Wednesday, 13 April 2016

The origins of the concept of "butcher" - Fw190. Part 1. Compiled by German Dzib

The Focke Wulf Fw 190 Würger (English: Shrike) is a German single-seat, single-engine fighter aircraft designed by Kurt Tank in the late 1930s and widely used during World War II. Along with its well-known counterpart, the Messerschmitt Bf 109, the Fw 190 became the backbone of the Luftwaffe's Jagdwaffe (Fighter Force). The twin-row BMW 801 radial engine that powered most operational versions enabled the Fw 190 to lift larger loads than the Bf 109, allowing its use as a day fighter,fighter-bomber, ground-attack aircraft and, to a lesser degree, night fighter.

The Fw 190A started flying operationally over France in August 1941, and quickly proved superior in all but turn radius to the Royal Air Force's main front-line fighter, the Spitfire Mk. V,(1) especially at low and medium altitudes. The 190 maintained superiority over Allied fighters until the introduction of the improved Spitfire Mk. IX.(2) In November/December 1942, the Fw 190 made its air combat debut on the Eastern Front, finding much success in fighter wings and specialised ground attack units called Schlachtgeschwader (Battle Wings or Strike Wings) from October 1943 onwards. In the opinion of German pilots who flew both the Bf 109 and the Fw 190, the latter provided increased firepower and, at low to medium altitude, manoeuvrability.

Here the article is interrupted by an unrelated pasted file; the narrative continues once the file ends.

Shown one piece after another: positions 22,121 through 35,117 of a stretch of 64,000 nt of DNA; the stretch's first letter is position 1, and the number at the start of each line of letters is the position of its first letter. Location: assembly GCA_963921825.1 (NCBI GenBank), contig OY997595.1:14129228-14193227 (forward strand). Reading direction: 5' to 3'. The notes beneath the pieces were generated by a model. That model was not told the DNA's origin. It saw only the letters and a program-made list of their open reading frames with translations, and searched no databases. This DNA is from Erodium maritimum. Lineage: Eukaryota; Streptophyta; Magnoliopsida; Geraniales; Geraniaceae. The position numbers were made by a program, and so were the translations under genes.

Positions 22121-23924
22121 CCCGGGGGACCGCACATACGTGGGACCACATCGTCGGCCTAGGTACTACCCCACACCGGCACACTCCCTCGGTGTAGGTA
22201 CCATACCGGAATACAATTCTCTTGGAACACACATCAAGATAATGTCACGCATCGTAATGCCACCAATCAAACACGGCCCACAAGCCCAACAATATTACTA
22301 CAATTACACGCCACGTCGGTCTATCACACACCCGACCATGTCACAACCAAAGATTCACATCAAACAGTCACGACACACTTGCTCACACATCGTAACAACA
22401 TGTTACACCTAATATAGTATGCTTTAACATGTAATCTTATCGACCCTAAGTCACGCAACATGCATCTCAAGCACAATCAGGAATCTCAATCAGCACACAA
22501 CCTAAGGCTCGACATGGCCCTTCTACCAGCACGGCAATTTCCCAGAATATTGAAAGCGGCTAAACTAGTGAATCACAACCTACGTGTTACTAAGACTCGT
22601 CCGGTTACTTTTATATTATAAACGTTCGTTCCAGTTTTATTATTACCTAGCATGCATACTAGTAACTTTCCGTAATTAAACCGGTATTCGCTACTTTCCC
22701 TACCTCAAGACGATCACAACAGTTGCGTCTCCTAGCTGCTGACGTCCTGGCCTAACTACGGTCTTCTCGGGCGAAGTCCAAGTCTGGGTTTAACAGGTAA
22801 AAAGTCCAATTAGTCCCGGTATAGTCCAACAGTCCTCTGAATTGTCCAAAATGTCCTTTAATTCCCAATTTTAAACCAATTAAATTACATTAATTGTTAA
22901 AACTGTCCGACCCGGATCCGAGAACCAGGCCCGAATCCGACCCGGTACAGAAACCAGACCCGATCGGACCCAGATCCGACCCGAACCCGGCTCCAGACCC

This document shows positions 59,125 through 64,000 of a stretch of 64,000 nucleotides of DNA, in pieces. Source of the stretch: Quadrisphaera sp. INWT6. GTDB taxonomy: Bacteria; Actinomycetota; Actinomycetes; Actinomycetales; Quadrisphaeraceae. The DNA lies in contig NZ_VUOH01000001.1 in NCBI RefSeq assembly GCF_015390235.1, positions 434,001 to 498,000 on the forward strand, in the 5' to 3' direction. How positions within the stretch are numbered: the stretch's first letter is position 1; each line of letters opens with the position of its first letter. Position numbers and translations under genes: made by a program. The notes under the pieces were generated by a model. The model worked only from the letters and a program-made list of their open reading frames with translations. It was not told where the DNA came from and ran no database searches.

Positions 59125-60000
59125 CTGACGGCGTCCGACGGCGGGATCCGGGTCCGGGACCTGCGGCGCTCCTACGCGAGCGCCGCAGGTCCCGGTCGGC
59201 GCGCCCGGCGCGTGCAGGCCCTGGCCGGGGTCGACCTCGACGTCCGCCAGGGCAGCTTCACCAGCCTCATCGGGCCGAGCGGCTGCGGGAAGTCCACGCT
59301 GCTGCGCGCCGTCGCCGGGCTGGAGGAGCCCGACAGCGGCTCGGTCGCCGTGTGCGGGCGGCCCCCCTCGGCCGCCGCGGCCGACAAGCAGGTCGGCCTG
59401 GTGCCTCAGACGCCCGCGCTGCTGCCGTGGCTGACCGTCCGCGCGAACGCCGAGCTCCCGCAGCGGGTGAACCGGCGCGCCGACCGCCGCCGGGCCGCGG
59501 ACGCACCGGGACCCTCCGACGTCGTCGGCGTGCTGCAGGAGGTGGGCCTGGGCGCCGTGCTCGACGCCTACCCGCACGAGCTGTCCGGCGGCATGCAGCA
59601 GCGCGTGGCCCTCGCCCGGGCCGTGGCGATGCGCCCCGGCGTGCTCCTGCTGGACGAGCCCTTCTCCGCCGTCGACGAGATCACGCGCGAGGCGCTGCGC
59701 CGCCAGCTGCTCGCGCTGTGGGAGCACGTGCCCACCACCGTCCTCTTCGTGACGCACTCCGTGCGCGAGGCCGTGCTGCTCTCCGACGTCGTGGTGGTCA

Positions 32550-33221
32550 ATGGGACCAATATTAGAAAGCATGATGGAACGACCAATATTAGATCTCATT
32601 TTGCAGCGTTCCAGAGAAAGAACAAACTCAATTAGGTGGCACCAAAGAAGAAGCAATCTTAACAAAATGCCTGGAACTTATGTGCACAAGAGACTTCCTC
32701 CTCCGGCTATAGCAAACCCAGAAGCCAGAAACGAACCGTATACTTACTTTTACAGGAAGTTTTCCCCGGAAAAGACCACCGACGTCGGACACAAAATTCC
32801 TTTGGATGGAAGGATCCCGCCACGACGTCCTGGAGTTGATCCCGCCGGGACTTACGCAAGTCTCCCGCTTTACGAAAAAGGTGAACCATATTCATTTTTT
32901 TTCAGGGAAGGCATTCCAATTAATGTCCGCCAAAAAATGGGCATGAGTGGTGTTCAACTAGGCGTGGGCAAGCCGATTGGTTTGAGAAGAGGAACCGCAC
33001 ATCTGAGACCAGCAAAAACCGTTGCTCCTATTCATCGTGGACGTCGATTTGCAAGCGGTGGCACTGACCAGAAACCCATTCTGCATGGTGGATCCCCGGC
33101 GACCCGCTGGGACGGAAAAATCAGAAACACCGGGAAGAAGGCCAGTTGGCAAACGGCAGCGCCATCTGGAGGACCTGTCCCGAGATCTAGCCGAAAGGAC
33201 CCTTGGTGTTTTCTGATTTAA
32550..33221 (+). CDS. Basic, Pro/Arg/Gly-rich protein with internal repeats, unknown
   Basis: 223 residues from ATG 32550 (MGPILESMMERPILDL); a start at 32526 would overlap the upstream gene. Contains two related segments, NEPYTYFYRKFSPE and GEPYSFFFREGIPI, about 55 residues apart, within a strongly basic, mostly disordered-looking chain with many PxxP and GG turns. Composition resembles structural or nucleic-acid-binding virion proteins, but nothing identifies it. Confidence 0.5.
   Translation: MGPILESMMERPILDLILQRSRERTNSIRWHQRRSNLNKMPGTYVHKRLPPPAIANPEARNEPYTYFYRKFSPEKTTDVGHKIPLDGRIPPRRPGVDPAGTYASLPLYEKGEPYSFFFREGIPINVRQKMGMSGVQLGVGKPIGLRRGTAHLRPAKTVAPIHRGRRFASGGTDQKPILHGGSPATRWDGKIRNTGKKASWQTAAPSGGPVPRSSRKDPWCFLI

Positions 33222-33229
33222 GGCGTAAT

The Fw 190A series' performance decreased at high altitudes (usually 6,000 m (20,000 ft) and above), which reduced its effectiveness as a high-altitude interceptor. From the Fw 190's inception, there had been ongoing efforts to address this with a turbosupercharged BMW 801 in the B model, the C model with the Daimler-Benz DB 603, and the D model with the Junkers Jumo 213. Problems with the turbos meant only the D model would see service, entering service in September 1944. While these "long nose" versions gave them parity with Allied opponents, it arrived far too late in the war to have any real effect.

The Fw 190 was well-liked by its pilots. Some of the Luftwaffe's most successful fighter aces claimed a great many of their kills while flying it, including Otto Kittel, Walter Nowotny and Erich Rudorffer.

Early development